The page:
Publication number  US8065531 B2  Publication type  Grant  Application number  US 12/295,995  PCT number  PCT/IB2007/050493  Publication date  Nov 22, 2011  Filing date  Feb 15, 2007  Priority date  Apr 6, 2006  Also published as  CN101416154A, DE602007007310D1, EP2005291A2, EP2005291B1, US20090180610, WO2007113697A2, WO2007113697A3  Publication number  12295995, 295995, PCT/2007/50493, PCT/IB/2007/050493, PCT/IB/2007/50493, PCT/IB/7/050493, PCT/IB/7/50493, PCT/IB2007/050493, PCT/IB2007/50493, PCT/IB2007050493, PCT/IB200750493, PCT/IB7/050493, PCT/IB7/50493, PCT/IB7050493, PCT/IB750493, US 8065531 B2, US 8065531B2, USB28065531, US8065531 B2, US8065531B2  Inventors  Wolfgang Tobergte  Original Assignee  Nxp B.V.  Export Citation  BiBTeX, EndNote, RefMan  Patent Citations (22), NonPatent Citations (7), Referenced by (2), Classifications (15), Legal Events (1)   
External Links: USPTO, USPTO Assignment, Espacenet  
Decryption method US 8065531 B2 The invention relates to a method of determining a plaintext M on the basis of a cipher C and using a secret key d, wherein the secret key d is used in binary form, wherein the plaintext M is determined in each iteration step i for the corresponding bit d_{i }and a security variable M_{n }is determined in parallel therewith, and then a verification variable x is determined by means of a bitcompatible exponent of the secret key d.
1. A method of determining a plaintext M based upon a cipher C in a chip card microcontroller and using a secret key d, wherein the secret key d is used in binary form containing bits d _{i}, the method comprising:
initializing a plaintext variable M, a second variable M_{n}, and a third variable x, whereby x is initialized to the cipher C iteratively, for each bit d_{i }of the secret key d depending on the value of the corresponding bit d_{i}:
determining whether d_{i }is equal to 1:
if d_{i }is equal to 1, then calculating a new value of M from x and a previous value of M;
if d_{i }is not equal to 1, then calculating a new value of M_{n }from x and a previous value of M_{n};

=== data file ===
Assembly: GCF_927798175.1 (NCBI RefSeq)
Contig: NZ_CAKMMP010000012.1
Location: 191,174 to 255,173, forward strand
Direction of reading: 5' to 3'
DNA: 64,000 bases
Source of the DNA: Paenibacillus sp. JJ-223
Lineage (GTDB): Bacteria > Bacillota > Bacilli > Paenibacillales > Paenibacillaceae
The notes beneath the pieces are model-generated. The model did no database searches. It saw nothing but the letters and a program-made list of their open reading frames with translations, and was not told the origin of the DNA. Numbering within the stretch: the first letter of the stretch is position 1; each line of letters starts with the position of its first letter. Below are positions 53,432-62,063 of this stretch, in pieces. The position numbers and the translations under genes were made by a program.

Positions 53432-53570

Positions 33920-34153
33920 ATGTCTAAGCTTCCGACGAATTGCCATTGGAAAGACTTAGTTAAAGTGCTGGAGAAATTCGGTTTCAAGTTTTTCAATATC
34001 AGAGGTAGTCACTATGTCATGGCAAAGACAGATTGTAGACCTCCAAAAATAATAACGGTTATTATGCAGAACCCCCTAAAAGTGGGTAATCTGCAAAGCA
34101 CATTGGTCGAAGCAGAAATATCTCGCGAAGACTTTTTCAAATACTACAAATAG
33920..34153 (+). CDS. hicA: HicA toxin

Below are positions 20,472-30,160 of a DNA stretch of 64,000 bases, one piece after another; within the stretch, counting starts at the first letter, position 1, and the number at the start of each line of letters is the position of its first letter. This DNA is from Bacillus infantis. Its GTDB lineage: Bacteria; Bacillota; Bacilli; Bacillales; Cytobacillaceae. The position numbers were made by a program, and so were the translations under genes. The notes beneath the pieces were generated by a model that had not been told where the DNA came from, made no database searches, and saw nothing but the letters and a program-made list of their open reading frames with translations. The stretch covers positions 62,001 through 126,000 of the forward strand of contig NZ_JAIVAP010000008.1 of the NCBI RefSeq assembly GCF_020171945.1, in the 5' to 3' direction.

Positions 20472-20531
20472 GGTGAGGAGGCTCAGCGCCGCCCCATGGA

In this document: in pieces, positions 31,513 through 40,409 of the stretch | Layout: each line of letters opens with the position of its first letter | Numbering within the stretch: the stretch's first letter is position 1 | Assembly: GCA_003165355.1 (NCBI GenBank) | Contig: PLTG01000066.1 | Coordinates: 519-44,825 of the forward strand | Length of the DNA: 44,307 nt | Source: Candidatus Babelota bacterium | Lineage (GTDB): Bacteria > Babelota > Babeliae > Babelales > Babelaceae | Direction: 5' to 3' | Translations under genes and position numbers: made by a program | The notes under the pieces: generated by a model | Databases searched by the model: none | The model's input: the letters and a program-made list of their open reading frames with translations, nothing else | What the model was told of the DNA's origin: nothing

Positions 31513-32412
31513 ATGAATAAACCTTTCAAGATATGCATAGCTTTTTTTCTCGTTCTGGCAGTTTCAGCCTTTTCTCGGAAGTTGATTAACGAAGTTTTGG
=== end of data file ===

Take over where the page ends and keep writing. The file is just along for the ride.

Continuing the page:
calculating a new value for x such that a final value of M is the plaintext M;
comparing x to a value depending on final values of both M and M_{n}; and
verifying, after a last iteration, whether calculation of the plaintext M was disrupted.
2. The method as claimed in claim 1, further comprising:
determining the plaintext M by means of exponentiation (mod N).
3. The method as claimed in claim 1, further comprising:
using a multiplication/squaring algorithm to determine the plaintext M.
4. The method as in claim 1, further comprising:
using an addition/doubling algorithm to determine the plaintext M.
5. The method as claimed in claim 1, further comprising:
calculating M=x*M mod N for d_{i}=1 to determine the plaintext M.
6. The method as claimed in claim 5, further comprising:
calculating M_{n}=M_{n}*x mod N for d_{i}=0 to detect ineffective multiplication.
7. The method as in claim 1, further comprising:
calculating M=x+M for d_{i}=1 to determine the plaintext M.
8. The method as claimed in claim 5,
calculating M_{n}=x+M_{n }for d_{i}=0 to detect ineffective addition.
9. The method as in claim 1, further comprising:
calculating M*M_{n }mod N=x for verification purposes.
10. The method as in claim 1, further comprising:
calculating M+M_{n}=x for verification purposes.
11. The method of claim 1, further comprising:
using a checksum to verify calculation of M=C_{d}.
12. The method of claim 1, further comprising:
calculating the new value of M_{n }during ineffective multiplication.
13. The method of claim 1, further comprising:
determining x=x^{2 }mod N.
14. The method of claim 1, further comprising:
calculating whether M*M_{n }mod N is equal to x.
15. The method of claim 14, further comprising:
when M*M_{n }mod N is equal to x, recognizing a nondisrupted calculation and returning a corresponding signal.
16. The method of claim 14, further comprising:
when M*M_{n }mod N is not equal to x, recognizing a disrupted calculation and returning an error signal.
17. The method of claim 1, further comprising:
initializing M_{n }with C.
18. The method of claim 1, further comprising:
calculating whether M+M_{n }is equal to x.
19. The method of claim 18, further comprising:
when M+M_{n }is equal to x, recognizing a nondisrupted calculation and returning a corresponding signal.